Sufism makes Kashmiri music even richer
New Delhi: Santoor maestro Abhay Rustam Sopori says he is tired of Kashmir being projected only as a militancy-infested region and insists his state has lots to offer in terms of sights, culture and music.
"This discussion has reached its peak, the projection of the state has been a shame. Kashmir is not just militancy-infested, there lies a lot of richness within," said Sopori.
The 31-year-old says music has the power to mend differences between nations.
"Music has a huge power, I have seen people dropping guns and turning to music," said Sopori, who learnt instrumental and vocal music from his grandfather Pandit Shamboo Nath Sopori.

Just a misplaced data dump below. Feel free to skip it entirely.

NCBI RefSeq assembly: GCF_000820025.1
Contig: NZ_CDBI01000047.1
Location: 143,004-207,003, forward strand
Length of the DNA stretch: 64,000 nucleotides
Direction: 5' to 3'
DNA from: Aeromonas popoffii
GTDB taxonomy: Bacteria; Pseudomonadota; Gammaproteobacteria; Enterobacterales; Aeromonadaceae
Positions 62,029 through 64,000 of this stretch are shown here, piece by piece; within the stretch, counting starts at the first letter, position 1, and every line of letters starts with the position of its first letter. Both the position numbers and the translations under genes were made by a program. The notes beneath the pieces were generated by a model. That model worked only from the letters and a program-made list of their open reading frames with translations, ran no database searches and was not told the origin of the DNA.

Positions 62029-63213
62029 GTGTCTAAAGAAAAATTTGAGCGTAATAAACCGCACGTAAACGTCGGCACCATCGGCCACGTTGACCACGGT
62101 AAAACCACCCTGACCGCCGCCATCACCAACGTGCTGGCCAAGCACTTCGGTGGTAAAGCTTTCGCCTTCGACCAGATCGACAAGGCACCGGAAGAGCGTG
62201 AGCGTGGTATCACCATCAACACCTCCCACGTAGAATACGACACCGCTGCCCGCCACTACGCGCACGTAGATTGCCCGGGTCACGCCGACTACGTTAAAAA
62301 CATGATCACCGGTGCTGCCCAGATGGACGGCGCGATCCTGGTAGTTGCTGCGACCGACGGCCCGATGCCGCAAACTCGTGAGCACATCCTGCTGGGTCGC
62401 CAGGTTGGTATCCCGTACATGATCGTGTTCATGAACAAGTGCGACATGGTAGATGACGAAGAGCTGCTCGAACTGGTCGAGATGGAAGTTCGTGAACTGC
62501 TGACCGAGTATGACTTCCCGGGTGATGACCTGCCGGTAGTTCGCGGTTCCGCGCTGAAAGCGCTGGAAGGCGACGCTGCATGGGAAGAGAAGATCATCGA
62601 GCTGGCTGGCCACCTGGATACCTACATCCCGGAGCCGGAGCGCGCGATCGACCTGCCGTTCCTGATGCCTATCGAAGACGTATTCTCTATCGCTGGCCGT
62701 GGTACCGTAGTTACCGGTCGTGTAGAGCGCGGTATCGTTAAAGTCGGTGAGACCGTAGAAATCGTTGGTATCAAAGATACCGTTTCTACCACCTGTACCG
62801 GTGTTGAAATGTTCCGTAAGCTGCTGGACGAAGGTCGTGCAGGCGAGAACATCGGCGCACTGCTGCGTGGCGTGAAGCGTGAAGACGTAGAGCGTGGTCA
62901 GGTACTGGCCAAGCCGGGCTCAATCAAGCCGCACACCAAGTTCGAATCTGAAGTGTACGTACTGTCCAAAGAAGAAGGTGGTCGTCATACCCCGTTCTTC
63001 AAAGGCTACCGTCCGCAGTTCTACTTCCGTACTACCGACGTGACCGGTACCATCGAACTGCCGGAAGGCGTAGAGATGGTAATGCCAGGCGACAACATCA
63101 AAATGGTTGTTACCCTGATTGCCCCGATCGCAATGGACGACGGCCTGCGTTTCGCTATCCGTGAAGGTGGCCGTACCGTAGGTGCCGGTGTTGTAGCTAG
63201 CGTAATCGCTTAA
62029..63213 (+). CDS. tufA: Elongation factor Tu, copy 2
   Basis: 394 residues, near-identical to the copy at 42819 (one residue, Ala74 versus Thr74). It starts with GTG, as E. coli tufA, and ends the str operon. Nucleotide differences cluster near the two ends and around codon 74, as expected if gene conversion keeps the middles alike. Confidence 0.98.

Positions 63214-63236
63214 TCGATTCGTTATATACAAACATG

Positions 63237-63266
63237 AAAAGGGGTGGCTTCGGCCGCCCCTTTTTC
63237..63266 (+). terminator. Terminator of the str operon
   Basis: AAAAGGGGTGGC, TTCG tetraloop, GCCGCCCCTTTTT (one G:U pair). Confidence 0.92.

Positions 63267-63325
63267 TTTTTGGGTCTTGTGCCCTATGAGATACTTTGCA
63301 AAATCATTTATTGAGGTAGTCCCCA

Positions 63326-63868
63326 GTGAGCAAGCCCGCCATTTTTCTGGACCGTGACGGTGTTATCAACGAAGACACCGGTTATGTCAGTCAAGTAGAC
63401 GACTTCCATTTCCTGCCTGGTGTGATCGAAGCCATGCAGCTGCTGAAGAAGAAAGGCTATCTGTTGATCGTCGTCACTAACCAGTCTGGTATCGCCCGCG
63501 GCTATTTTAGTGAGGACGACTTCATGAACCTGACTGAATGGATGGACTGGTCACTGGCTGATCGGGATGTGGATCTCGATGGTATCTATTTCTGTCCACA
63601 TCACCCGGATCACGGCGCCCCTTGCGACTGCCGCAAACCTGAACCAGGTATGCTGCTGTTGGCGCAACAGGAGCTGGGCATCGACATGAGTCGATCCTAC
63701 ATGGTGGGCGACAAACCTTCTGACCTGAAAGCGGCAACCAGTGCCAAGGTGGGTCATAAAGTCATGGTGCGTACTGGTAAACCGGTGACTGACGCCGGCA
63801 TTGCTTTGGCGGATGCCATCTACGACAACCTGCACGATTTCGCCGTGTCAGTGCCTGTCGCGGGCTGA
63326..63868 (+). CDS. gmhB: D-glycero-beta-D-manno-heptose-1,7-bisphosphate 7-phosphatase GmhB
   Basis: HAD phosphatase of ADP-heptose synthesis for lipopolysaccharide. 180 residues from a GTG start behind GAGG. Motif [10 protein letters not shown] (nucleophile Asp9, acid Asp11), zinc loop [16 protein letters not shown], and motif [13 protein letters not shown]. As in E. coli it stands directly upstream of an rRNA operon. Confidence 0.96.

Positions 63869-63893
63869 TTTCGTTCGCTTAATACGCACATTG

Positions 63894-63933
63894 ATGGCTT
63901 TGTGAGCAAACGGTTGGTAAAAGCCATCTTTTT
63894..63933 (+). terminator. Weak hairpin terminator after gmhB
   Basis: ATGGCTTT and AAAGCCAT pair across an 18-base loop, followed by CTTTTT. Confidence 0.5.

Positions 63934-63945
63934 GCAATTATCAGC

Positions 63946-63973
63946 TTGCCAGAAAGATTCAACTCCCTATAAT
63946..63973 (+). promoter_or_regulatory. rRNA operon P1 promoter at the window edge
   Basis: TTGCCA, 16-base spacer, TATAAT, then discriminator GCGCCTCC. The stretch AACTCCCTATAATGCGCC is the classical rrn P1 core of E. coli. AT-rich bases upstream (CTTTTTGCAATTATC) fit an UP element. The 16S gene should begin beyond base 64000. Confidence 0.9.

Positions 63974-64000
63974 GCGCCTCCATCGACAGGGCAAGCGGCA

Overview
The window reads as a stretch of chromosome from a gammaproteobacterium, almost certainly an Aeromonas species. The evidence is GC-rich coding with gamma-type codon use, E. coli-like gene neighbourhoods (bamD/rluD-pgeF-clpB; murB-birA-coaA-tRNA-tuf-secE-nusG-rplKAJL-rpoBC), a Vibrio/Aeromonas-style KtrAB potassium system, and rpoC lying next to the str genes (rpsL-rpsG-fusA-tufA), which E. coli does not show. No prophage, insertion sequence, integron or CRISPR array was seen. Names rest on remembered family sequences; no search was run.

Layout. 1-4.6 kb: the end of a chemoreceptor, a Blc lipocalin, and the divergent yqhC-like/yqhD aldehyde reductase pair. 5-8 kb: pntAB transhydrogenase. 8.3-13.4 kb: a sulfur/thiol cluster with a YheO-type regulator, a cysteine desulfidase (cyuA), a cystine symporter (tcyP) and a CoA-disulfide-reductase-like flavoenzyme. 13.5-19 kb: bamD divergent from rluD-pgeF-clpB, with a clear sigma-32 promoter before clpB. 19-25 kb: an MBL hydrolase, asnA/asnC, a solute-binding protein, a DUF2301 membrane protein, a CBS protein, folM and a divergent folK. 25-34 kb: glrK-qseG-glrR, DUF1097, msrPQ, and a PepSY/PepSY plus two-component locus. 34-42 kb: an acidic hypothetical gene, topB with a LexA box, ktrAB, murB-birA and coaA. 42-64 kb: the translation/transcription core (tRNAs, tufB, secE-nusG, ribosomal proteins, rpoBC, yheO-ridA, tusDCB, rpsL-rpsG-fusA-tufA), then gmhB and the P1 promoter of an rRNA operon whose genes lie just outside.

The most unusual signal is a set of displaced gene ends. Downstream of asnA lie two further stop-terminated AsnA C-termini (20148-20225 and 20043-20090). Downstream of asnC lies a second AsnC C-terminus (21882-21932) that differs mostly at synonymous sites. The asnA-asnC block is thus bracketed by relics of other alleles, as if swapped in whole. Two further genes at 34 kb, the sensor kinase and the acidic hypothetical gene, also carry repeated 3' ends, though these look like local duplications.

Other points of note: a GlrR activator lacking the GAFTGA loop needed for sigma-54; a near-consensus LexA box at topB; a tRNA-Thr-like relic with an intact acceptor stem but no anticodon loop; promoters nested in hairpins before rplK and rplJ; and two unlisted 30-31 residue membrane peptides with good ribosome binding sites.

"Sufism makes Kashmiri music even more rich," Sopori told reporters in an interview.
"The poetic language is very balanced - it never aims at any individual or issue directly, but puts it across in a neutral manner, which hits the listeners in the right spirit," he added.
Sopori reveals he has also composed songs to raise funds for the victims of the Kashmir earthquake in 2005.
"The songs are an attempt to raise funds for Kashmir earthquake victims. It talks about harmony and showcases the state in positive light," he said.
Sopori, who is a graduate in management and computers, reveals that his family has played a very important role in popularising music in Kashmir.
"Our family has made a huge contribution to this field. My father and grandfather have tried to popularise music in the state, considered a taboo earlier," he said.